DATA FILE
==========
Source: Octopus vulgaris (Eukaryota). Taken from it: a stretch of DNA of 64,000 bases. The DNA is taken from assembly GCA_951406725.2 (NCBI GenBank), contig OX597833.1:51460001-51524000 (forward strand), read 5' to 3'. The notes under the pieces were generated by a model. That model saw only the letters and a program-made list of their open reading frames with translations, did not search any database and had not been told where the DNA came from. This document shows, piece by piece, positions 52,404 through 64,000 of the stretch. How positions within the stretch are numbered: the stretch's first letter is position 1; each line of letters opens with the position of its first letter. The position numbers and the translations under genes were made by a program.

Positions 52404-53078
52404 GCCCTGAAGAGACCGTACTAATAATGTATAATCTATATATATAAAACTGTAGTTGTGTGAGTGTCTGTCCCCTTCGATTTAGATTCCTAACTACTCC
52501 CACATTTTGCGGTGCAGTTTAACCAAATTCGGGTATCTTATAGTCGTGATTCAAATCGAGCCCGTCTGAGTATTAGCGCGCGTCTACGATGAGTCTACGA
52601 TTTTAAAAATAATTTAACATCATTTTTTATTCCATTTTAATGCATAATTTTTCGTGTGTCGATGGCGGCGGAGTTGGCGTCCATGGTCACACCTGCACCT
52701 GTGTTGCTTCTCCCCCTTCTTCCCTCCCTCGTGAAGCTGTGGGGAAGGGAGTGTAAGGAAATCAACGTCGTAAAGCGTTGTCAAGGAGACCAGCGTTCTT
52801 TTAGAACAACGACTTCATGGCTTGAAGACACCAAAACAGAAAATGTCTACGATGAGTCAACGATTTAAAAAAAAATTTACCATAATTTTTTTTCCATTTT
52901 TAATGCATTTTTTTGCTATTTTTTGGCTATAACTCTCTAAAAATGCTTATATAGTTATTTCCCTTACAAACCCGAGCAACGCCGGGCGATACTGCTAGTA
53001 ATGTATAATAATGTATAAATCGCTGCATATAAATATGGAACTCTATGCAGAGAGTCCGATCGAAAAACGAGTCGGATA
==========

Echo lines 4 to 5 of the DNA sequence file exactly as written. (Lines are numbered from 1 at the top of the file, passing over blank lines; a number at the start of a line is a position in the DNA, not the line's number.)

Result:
52501 CACATTTTGCGGTGCAGTTTAACCAAATTCGGGTATCTTATAGTCGTGATTCAAATCGAGCCCGTCTGAGTATTAGCGCGCGTCTACGATGAGTCTACGA
52601 TTTTAAAAATAATTTAACATCATTTTTTATTCCATTTTAATGCATAATTTTTCGTGTGTCGATGGCGGCGGAGTTGGCGTCCATGGTCACACCTGCACCT